Image via AP.
A former Uber engineer has posted a hell of an account about her nightmarish time working for the company. There’s the disgusting manager sending harassing messages, yes, but the story’s true villain is Uber’s HR Department, which appears to have made a concerted effort to make her life as miserable as possible.
According to her blog, Susan J. Fowler worked at the company as a site reliability engineer for just over a year, escaping for the internet payment company Stripe last month.
But a lot can happen in a year, and Fowler writes that things at Uber went south immediately after she started.
On my first official day rotating on the team, my new manager sent me a string of messages over company chat. He was in an open relationship, he said, and his girlfriend was having an easy time finding new partners but he wasn’t. He was trying to stay out of trouble at work, he said, but he couldn’t help getting in trouble, because he was looking for women to have sex with. It was clear that he was trying to get me to have sex with him, and it was so clearly out of line that I immediately took screenshots of these chat messages and reported him to HR.
The way this story should end is with her pervy manager’s prompt defenestration, but it doesn’t. Instead, Fowler was told that while the manager’s actions were “clearly sexual harassment,” he was a first-time offender and a high-performer besides. Fowler was told she could either switch teams to avoid him or stay on his, knowing she’d probably get a bad performance review. Reluctantly, she decided to move to another team.
As Fowler began to talk to other women she worked with, she discovered that many of them had stories similar to hers—in many cases, involving the same manager—meaning that HR’s claim about his “first offense” was poppycock. Fowler and several other women decided to mobilize, scheduling individual meetings with HR in attempt to have the situation addressed. Nothing was done. The manager eventually left the company of his own accord.
Internal politics were also contributing to Fowler’s increasingly miserable work life, so much so that she requested a transfer. She had a perfect performance score, or so she thought, so the process should not have been difficult. Instead, her request was blocked, though no one would give her a straight answer as to why.
I kept pushing, until finally I was told that “performance problems aren’t always something that has to do with work, but sometimes can be about things outside of work or your personal life.” I couldn’t decipher that, so I gave up and decided to stay until my next performance review.
Fowler waited until her next performance review, which was uniformly positive. She again requested a transfer, but was told she couldn’t—her review had been changed, and she was no longer eligible. It also impacted the grad program she was enrolled in at Stanford, which was paid for by Uber. The company, though, only sponsors employees with high performance reviews, and Fowler, mysteriously, no longer had one. And why not?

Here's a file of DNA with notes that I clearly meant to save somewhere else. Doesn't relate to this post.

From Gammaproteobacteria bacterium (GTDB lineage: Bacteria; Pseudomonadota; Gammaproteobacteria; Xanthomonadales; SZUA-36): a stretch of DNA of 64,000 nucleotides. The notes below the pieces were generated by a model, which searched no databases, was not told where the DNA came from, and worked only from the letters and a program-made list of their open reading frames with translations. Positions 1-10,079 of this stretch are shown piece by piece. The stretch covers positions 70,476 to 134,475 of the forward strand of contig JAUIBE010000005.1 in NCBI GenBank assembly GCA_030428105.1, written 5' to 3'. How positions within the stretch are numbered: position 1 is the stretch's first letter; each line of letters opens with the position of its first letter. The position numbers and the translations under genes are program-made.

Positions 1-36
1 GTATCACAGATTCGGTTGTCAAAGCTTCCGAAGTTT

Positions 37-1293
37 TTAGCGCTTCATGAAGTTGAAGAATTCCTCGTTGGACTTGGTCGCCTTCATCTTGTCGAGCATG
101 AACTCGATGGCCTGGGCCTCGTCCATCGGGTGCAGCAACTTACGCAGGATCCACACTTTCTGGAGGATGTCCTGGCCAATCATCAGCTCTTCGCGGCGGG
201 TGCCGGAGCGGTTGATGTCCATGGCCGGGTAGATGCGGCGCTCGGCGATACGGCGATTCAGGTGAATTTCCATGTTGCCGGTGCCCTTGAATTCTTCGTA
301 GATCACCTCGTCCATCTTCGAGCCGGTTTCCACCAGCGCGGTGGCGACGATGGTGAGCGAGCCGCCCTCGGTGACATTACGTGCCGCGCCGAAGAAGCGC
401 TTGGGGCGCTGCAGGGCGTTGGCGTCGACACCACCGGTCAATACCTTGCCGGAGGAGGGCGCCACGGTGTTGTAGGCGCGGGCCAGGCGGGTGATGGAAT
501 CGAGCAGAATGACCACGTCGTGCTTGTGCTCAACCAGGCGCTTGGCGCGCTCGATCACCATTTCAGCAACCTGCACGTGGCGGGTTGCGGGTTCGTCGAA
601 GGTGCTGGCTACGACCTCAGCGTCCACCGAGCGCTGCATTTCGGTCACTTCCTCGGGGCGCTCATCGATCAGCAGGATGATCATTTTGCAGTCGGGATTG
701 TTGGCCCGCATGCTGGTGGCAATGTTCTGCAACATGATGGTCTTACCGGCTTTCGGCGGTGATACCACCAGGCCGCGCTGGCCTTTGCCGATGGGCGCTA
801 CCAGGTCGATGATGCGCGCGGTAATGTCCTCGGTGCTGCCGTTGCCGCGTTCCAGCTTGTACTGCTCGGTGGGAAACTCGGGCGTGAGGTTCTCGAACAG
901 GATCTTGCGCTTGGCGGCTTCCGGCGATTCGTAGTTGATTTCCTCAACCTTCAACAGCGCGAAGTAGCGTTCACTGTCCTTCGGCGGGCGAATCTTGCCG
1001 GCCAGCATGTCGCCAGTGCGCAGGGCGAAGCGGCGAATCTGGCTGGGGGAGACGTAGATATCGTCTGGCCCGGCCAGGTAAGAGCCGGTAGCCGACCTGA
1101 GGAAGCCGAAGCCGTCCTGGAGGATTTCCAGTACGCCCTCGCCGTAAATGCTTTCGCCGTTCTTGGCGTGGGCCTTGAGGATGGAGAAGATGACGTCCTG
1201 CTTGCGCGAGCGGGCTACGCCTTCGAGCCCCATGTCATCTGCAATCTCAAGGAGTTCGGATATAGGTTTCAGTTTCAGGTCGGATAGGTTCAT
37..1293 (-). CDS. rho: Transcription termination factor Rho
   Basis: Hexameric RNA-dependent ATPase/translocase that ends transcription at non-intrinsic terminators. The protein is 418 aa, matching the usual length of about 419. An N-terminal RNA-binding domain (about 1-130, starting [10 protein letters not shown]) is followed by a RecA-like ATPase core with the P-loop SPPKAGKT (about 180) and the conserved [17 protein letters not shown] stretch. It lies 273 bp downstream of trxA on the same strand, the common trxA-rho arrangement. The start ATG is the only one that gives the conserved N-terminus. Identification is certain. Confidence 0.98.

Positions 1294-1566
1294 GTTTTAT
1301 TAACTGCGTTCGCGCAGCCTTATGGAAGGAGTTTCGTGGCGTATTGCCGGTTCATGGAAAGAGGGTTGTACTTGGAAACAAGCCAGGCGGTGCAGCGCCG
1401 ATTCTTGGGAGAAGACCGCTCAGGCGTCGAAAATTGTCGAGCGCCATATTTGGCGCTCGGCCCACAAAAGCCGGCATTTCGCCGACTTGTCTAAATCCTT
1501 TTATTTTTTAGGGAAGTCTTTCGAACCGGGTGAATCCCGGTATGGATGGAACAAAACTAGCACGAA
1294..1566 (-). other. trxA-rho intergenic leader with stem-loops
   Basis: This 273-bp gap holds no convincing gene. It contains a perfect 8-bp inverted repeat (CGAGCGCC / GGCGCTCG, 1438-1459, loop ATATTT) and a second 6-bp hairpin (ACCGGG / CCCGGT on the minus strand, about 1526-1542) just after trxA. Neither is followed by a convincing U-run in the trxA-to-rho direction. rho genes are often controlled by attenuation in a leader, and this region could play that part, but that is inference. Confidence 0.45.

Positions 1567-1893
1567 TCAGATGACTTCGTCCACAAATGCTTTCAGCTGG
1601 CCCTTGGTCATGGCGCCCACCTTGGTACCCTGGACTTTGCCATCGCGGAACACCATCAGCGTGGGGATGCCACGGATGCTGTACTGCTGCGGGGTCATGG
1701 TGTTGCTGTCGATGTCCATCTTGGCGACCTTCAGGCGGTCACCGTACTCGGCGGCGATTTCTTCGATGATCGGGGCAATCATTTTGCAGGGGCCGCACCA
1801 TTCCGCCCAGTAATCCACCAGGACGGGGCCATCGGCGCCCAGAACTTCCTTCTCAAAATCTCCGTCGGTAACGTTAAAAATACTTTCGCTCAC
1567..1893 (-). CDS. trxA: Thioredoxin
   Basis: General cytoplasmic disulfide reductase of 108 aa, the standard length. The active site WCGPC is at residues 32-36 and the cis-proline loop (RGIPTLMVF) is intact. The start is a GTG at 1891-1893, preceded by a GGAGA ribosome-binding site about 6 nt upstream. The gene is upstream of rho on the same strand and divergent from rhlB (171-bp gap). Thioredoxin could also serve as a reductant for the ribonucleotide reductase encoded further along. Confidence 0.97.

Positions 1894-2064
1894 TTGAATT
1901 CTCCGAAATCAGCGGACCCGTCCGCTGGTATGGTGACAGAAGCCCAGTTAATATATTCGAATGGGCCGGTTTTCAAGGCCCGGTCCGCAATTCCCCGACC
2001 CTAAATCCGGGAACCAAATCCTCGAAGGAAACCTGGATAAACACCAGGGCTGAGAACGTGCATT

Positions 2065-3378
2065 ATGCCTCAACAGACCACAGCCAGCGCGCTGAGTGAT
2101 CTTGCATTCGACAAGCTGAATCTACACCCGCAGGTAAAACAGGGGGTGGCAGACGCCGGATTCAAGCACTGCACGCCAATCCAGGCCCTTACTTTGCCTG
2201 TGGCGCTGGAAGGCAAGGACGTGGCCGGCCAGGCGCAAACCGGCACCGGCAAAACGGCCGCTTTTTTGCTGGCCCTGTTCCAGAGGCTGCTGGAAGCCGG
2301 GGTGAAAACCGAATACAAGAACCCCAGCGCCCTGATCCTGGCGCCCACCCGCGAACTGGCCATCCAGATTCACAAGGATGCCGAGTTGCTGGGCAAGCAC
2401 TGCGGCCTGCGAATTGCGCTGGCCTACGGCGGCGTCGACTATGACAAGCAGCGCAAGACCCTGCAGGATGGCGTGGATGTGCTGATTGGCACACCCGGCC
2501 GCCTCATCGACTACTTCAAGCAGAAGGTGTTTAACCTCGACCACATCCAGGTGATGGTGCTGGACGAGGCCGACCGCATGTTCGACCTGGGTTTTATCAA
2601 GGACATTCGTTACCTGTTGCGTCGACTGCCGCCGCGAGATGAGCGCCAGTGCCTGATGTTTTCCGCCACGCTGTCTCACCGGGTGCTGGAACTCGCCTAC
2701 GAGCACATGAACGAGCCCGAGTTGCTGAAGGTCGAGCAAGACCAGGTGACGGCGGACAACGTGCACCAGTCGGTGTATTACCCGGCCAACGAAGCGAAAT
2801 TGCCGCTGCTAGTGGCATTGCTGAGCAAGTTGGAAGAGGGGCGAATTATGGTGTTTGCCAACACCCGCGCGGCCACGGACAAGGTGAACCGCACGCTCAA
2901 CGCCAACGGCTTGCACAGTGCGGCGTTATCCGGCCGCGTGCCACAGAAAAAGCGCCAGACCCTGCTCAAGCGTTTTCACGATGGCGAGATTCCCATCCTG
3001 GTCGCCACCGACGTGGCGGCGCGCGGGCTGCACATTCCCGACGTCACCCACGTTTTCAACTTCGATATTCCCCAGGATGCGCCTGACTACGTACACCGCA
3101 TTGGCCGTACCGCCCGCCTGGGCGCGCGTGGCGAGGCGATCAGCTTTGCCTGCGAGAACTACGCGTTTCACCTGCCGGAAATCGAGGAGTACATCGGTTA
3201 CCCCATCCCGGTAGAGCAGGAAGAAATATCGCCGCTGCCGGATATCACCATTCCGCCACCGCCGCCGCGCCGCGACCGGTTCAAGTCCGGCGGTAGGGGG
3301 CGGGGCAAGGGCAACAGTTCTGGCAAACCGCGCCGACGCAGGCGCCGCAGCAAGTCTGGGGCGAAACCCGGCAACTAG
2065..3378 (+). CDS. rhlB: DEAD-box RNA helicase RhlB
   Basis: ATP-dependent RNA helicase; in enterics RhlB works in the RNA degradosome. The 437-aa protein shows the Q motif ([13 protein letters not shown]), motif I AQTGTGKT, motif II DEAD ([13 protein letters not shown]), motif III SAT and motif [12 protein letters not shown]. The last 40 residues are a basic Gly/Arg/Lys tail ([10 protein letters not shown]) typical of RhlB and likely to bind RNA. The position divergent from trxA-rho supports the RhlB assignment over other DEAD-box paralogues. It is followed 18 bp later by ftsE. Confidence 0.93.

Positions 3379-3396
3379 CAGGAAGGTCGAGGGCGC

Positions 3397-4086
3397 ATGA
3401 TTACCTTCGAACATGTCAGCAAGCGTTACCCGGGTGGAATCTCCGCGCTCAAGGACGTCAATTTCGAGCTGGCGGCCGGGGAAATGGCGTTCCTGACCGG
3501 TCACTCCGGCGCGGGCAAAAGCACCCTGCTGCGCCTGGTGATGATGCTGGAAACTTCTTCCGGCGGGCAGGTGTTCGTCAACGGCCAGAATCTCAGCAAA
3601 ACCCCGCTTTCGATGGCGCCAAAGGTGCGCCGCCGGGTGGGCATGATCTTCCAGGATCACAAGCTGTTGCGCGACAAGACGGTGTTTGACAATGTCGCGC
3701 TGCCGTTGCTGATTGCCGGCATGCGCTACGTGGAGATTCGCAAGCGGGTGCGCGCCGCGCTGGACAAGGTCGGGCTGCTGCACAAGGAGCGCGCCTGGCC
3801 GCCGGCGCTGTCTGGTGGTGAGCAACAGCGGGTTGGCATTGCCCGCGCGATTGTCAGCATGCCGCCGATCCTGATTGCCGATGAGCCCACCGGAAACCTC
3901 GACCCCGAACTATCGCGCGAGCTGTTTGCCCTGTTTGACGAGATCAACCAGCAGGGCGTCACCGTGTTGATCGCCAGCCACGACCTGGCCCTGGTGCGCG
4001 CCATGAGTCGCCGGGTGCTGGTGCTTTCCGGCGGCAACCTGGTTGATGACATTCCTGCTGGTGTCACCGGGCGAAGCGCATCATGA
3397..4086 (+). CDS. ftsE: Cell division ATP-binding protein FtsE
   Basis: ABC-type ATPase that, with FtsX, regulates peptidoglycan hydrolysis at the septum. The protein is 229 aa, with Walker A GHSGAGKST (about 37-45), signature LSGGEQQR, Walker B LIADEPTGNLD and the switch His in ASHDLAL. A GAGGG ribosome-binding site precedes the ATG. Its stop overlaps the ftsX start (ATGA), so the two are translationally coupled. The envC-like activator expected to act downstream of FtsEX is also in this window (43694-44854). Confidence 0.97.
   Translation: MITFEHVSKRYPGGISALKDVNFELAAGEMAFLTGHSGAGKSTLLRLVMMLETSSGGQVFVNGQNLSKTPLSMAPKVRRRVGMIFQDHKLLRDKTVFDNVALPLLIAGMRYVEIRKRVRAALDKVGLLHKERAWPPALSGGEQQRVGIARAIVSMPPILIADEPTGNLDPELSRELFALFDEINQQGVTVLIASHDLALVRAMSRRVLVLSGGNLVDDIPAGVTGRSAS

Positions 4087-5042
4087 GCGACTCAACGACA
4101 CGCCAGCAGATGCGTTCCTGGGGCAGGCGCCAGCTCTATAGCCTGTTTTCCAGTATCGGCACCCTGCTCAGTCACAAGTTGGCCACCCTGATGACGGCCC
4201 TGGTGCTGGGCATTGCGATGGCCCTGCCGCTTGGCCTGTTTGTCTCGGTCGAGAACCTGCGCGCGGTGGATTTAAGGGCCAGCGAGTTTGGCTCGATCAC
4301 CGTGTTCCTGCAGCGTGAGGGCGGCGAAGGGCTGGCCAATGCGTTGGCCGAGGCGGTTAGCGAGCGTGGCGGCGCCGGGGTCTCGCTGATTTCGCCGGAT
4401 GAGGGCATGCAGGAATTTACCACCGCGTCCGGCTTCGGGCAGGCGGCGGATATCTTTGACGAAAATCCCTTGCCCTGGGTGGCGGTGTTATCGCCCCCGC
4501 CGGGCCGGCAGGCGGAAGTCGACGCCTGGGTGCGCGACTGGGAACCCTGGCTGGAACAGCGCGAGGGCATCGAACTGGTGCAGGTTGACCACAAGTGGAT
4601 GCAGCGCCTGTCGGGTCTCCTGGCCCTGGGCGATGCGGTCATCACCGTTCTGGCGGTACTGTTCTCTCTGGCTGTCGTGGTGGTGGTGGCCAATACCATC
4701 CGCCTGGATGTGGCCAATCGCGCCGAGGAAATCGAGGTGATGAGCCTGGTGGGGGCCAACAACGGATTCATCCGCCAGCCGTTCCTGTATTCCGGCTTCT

It turned out that keeping me on the team made my manager look good, and I overheard him boasting to the rest of the team that even though the rest of the teams were losing their women engineers left and right, he still had some on his team.
When I joined Uber, the organization I was part of was over 25% women. By the time I was trying to transfer to another eng organization, this number had dropped down to less than 6%. Women were transferring out of the organization, and those who couldn’t transfer were quitting or preparing to quit. There were two major reasons for this: there was the organizational chaos, and there was also the sexism within the organization. When I asked our director at an org all-hands about what was being done about the dwindling numbers of women in the org compared to the rest of the company, his reply was, in a nutshell, that the women of Uber just needed to step up and be better engineers.
Every day sexism was also a slow-burning headache. The company announced that it intended to buy leather jackets for everyone—except its female employees, of whom there were so few that they were not worth placing an order.
I replied and said that I was sure Uber SRE could find room in their budget to buy leather jackets for the, what, six women if it could afford to buy them for over a hundred and twenty men. The director replied back, saying that if we women really wanted equality, then we should realize we were getting equality by not getting the leather jackets.
During another fruitless meeting with HR, Fowler was again confronted with the absurd idea that the company had no record of her past complaints. The HR rep asked Fowler if she and the other female engineers were friends, and asked for details on how they communicated.
When I pointed out how few women were in SRE, she recounted with a story about how sometimes certain people of certain genders and ethnic backgrounds were better suited for some jobs than others, so I shouldn’t be surprised by the gender ratios in engineering. Our meeting ended with her berating me about keeping email records of things, and told me it was unprofessional to report things via email to HR.
Fowler, unsurprisingly, left shortly thereafter, and had a new job within a week.
Uber has not responded to a request for comment.